Filmmaker Jenni Olson debuted “The Royal Road” to much acclaim at the Sundance Film Festival last year, but I’m just catching up to its’ challenging beautys now. “The Royal Road” doesn’t make things easy for the viewer. Its’ esthetic is extreme. The 16 mm. camera NEVER moves and there is not one human being in the frame.Nor will there ever be. But there is an incredibly revealing and engaging voice-over by the filmmaker herself. It’s not a lesbian conversation. It’s a lesbian monologue, perhaps the longest one ever, as Olson confronts us with the daunting, relentless shot-after-shot of California’s decaying once pristine Royal Road or the Camino Real.
Once a uninterrupted trail from San Francisco to Los Angeles, the road itself is part of California’s repulsive urban sprawl and not romantic at all. While it is nothing to look at, Olson MAKES us look at it, and at the same time, because the images she’s chosen don’t move, you HAVE to listen to her. And you do. And it becomes mesmeric.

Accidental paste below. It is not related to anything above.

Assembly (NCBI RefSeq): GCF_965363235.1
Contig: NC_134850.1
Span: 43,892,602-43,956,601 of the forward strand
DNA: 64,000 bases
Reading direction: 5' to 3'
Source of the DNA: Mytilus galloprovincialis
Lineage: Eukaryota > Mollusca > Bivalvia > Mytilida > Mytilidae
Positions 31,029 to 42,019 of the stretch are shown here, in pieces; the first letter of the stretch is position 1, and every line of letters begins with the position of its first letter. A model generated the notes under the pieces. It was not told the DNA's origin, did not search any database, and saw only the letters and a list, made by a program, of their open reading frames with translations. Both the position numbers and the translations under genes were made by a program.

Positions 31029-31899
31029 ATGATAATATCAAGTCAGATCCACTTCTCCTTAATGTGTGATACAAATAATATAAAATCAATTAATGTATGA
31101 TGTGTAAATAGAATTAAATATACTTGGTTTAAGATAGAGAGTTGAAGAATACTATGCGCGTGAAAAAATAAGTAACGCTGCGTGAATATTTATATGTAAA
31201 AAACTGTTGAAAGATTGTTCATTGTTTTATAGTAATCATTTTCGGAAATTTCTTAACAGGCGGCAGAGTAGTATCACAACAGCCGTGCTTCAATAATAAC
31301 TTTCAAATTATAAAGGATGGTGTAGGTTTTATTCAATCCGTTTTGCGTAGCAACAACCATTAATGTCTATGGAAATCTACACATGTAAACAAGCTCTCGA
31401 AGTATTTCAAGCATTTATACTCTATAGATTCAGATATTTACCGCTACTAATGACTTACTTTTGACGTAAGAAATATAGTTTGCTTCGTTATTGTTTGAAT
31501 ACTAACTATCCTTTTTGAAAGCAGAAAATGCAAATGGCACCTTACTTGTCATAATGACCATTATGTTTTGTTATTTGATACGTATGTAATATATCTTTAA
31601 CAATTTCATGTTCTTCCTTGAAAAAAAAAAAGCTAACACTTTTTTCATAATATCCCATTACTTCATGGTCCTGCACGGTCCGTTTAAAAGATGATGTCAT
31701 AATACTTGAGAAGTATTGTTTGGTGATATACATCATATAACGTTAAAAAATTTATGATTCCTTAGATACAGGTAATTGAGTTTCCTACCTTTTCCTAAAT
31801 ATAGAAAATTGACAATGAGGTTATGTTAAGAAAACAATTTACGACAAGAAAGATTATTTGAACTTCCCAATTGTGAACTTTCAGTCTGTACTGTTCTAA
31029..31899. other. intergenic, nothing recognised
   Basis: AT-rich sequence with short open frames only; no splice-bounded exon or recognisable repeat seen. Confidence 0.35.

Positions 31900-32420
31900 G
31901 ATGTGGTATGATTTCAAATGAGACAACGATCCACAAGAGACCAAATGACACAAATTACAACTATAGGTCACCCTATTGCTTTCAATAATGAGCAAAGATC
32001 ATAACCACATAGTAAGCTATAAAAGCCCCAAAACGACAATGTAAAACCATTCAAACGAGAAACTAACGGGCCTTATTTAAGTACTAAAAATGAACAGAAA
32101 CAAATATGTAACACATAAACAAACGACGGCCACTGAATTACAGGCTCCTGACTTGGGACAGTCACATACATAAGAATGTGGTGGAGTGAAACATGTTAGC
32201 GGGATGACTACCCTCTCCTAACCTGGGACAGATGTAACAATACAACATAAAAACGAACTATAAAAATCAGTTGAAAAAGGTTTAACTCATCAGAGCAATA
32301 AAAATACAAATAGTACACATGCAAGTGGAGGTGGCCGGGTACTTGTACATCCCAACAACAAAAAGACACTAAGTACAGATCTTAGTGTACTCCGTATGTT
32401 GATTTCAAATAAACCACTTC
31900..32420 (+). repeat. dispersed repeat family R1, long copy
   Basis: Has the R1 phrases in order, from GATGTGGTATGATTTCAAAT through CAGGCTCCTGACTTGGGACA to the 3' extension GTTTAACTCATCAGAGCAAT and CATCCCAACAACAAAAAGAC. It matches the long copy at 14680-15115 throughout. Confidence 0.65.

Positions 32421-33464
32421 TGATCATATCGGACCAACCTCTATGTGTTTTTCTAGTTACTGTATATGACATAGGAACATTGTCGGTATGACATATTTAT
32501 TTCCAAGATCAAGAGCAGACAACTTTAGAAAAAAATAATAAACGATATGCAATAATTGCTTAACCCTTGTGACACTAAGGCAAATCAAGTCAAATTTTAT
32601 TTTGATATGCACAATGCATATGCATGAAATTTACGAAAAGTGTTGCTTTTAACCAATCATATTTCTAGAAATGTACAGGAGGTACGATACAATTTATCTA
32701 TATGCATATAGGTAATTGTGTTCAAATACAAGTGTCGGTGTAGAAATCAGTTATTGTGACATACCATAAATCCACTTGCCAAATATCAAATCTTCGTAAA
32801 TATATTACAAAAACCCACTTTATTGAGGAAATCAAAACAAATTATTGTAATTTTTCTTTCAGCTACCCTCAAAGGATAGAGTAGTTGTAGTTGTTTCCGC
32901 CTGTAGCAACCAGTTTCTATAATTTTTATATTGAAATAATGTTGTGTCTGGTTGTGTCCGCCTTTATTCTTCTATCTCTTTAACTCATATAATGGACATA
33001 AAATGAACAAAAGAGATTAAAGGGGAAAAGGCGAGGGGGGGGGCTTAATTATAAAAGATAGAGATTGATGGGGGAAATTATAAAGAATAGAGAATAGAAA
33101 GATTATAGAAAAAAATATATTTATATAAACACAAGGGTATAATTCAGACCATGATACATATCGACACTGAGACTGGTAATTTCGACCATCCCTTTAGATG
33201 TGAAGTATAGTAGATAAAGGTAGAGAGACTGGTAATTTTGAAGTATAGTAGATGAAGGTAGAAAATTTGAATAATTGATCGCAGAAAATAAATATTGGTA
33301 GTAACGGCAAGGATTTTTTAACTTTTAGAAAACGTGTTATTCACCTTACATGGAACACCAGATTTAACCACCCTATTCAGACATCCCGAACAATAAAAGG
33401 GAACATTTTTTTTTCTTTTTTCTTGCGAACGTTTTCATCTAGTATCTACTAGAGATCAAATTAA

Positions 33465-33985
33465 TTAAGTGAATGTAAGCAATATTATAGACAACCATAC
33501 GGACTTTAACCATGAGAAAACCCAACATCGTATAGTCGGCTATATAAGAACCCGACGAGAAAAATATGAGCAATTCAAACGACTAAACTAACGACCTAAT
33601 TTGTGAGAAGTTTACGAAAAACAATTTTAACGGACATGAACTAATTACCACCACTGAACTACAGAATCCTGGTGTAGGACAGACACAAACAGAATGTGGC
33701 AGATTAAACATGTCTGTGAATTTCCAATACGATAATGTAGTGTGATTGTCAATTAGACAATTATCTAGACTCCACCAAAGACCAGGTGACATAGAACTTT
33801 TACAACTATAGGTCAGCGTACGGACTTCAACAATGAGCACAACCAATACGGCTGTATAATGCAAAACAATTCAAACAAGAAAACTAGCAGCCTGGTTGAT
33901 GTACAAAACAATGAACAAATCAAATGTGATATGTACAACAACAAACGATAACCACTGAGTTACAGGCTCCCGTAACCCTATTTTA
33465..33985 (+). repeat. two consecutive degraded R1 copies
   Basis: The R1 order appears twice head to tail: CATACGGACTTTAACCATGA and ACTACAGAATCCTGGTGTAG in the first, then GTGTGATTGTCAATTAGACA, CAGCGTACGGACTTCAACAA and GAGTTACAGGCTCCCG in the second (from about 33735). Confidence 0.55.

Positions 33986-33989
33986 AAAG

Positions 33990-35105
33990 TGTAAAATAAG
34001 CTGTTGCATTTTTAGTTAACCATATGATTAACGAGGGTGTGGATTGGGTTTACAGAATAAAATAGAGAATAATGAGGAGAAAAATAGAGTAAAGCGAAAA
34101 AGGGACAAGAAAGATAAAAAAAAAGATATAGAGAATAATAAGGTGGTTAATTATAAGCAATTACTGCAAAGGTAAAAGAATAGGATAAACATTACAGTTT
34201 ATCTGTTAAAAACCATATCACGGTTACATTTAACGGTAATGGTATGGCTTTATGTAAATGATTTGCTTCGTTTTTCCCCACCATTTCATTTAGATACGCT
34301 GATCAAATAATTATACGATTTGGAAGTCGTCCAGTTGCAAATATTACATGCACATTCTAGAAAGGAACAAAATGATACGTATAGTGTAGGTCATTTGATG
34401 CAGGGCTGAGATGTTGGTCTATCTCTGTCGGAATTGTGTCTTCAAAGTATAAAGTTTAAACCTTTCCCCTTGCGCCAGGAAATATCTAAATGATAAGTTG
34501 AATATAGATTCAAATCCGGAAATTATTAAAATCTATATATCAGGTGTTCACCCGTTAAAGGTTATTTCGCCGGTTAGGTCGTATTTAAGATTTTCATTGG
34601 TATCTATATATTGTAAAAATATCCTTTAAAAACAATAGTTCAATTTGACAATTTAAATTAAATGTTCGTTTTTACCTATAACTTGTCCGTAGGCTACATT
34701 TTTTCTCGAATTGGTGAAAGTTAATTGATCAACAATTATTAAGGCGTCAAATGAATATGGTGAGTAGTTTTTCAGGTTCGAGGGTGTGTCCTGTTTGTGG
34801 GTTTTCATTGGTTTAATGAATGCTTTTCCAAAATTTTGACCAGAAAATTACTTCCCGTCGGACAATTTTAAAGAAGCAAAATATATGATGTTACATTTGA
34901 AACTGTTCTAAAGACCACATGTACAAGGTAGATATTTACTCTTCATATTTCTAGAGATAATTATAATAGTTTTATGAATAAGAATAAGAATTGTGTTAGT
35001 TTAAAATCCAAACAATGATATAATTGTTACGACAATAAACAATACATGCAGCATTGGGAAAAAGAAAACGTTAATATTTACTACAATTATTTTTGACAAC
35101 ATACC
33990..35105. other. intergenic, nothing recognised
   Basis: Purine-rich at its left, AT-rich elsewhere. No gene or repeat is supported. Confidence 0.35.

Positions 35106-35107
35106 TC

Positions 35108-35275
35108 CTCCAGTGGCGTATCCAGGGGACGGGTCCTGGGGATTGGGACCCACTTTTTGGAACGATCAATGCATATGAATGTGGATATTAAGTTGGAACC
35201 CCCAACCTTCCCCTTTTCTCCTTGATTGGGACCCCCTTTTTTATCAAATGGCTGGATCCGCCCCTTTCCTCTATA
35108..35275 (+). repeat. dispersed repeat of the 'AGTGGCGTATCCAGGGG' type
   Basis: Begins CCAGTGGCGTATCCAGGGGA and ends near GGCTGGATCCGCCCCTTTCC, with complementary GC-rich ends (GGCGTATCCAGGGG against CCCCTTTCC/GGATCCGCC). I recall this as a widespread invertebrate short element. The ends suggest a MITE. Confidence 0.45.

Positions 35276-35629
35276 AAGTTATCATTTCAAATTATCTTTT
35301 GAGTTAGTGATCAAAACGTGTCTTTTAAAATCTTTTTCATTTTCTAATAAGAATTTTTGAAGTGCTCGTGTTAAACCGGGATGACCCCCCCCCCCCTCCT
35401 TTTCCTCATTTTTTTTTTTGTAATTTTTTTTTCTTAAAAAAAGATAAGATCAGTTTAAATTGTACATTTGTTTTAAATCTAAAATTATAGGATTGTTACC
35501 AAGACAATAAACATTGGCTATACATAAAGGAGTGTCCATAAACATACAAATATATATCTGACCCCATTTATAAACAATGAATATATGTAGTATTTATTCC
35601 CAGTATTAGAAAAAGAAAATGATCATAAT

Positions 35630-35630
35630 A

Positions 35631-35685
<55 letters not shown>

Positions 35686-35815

As a native New Yorker, who has still yet to visit the LGBT capital of the world, the City by the Bay, it was all news to me, as Olson wants to show us HER lesbian San Francisco and tell her own woman’s story of how she left her heart there.
And a large part of her story is wrapped up in Alfred Hitchcock’s Number One critically proclaimed film “Vertigo.” By the time, she gets to this part of “The Royal Road” I was completely hooked. I’d only re-watched “Vertigo” earlier this week!On Monday night! It’s a film that never leaves you. It’s its’ own obsession.
Olson hooked me into her narrative, just as the hypnotic spell of Kim Novak’s Madeline Elster bewitches James Stewart’s stalwart, but vertically challenged policeman Scotty Ferguson in this classic movie of Obsession. And of secondarily, obsession with San Francisco.
She explains as she reads from an unheard, cut speech from the original “Vertigo” screenplay that Gavin Elster explains that his wife, Madeline(Novak) has fallen under the spell of old San Francisco and that it has driven her mad.So intense is her desire to find ole San Fran that she roams the city in search of it and stops whenever a piece of it jumps out at her.